When a project owner has issued directives involving a changed scope of work, or is merely considering changes, the owner quite appropriately looks to the contractor for a price proposal. On a large, complex project, or a project plagued by excessive changes, the preparation of change order proposals can be quite burdensome for the contractor.
The common wisdom is that the cost of preparing change order proposals and negotiating contract modifications is part of the contractor’s general and administrative, or home office, overhead. This cost is absorbed by the mark-up on direct costs. But what if the proposal does not result in a change order? What if the project owner reduces rather than expands the scope of work? There would then be no increased direct costs to mark up.
In federal construction contracting, this problem is addressed by allowing recovery of the expense of proposing and negotiating change orders as a direct cost of project administration. The rationale is that the project owner, the government, controls changes in the scope of work and initiates the preparation of change order proposals. The process exists for the convenience of the government and the efforts should be compensable to the contractor.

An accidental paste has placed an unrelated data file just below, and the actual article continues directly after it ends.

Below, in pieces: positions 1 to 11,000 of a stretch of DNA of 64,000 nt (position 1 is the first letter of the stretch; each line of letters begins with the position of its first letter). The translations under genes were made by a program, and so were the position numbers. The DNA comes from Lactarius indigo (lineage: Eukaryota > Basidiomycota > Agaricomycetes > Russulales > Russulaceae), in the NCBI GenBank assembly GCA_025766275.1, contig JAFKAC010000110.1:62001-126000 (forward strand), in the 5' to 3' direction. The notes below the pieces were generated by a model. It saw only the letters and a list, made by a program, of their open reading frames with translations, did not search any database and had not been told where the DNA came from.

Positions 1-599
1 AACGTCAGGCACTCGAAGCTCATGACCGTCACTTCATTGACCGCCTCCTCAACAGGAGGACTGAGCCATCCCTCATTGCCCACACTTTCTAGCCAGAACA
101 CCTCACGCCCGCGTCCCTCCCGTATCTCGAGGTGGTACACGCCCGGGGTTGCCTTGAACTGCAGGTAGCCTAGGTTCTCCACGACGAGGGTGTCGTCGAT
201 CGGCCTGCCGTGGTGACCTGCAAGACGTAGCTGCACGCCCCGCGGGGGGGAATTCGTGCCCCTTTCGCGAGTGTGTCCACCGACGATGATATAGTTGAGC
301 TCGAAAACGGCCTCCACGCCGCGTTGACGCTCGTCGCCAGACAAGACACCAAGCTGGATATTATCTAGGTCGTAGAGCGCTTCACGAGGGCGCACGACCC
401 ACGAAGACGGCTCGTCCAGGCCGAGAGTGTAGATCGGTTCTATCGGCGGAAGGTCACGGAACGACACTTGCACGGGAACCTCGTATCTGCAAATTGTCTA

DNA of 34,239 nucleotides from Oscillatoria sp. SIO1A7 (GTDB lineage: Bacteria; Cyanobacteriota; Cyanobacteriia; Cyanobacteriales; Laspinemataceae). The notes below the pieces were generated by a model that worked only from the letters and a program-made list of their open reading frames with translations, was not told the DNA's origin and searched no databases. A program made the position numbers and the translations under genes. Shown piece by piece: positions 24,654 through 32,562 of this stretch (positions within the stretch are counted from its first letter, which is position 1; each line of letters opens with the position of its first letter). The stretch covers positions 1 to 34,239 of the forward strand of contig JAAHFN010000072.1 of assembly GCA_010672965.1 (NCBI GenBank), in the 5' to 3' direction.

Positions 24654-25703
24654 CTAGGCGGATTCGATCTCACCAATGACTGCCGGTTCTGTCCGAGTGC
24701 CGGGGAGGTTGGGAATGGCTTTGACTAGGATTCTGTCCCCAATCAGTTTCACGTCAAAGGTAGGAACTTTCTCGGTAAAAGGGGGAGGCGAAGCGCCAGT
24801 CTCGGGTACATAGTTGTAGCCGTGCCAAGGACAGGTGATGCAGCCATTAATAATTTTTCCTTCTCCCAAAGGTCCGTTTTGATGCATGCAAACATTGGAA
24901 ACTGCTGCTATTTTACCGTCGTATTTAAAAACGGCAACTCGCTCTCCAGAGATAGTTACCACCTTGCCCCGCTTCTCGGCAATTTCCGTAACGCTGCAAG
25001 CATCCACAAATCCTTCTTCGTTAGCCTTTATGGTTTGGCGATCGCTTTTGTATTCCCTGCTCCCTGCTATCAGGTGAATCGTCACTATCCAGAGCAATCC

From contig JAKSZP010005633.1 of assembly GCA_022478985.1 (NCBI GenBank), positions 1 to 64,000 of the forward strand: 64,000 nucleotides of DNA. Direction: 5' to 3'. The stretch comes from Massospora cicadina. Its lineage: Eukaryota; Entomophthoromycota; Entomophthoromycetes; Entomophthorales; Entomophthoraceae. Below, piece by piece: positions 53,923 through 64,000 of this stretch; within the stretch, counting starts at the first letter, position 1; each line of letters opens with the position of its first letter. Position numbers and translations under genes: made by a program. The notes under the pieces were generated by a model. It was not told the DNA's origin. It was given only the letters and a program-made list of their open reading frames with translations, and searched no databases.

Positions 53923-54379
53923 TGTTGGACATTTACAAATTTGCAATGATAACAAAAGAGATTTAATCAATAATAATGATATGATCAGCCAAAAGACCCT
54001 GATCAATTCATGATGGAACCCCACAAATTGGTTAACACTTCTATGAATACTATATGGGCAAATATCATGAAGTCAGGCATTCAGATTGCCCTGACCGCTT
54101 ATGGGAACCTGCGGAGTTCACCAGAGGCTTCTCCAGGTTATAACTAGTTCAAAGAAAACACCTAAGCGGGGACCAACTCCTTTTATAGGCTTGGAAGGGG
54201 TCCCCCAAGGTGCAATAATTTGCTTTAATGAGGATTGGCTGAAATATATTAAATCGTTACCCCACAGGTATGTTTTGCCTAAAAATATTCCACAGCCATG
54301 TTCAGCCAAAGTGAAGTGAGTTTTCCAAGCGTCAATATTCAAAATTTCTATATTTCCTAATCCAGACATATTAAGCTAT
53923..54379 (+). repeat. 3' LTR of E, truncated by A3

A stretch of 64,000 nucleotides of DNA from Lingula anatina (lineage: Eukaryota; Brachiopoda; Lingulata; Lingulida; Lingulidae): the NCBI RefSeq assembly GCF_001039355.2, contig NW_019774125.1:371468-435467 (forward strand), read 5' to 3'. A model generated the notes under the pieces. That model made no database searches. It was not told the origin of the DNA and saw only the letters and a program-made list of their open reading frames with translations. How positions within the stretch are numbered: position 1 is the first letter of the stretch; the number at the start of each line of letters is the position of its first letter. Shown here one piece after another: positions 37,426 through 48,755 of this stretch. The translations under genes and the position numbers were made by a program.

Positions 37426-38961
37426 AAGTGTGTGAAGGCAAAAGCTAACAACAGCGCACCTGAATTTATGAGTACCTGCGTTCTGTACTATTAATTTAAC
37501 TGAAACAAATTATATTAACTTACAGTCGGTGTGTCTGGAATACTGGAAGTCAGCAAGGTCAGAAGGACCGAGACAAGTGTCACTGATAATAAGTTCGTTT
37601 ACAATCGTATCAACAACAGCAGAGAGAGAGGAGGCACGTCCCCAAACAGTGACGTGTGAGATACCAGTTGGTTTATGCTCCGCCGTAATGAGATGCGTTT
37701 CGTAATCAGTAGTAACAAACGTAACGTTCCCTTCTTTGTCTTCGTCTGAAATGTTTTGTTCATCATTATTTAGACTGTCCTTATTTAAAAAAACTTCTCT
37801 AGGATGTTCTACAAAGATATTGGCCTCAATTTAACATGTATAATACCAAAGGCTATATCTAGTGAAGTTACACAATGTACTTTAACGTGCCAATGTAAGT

Contractor recovery of change order proposal costs is strictly limited. The efforts cannot involve the prosecution of a claim against the government. The costs, such as attorney, accountant and consultant fees, must be segregated and allocated to that one contract. As one contractor recently learned, the costs cannot be carried in the G & A pool and then duplicated as direct contract costs.
As always, I welcome your comments on this matter. Does it make sense to compensate contractors for the direct cost of a change order process which is controlled and initiated by project owners? Or, do contractors generally make out just fine with change orders and the mark-ups on direct costs?
Bruce Jervis, EditorConstruction Claims Advisor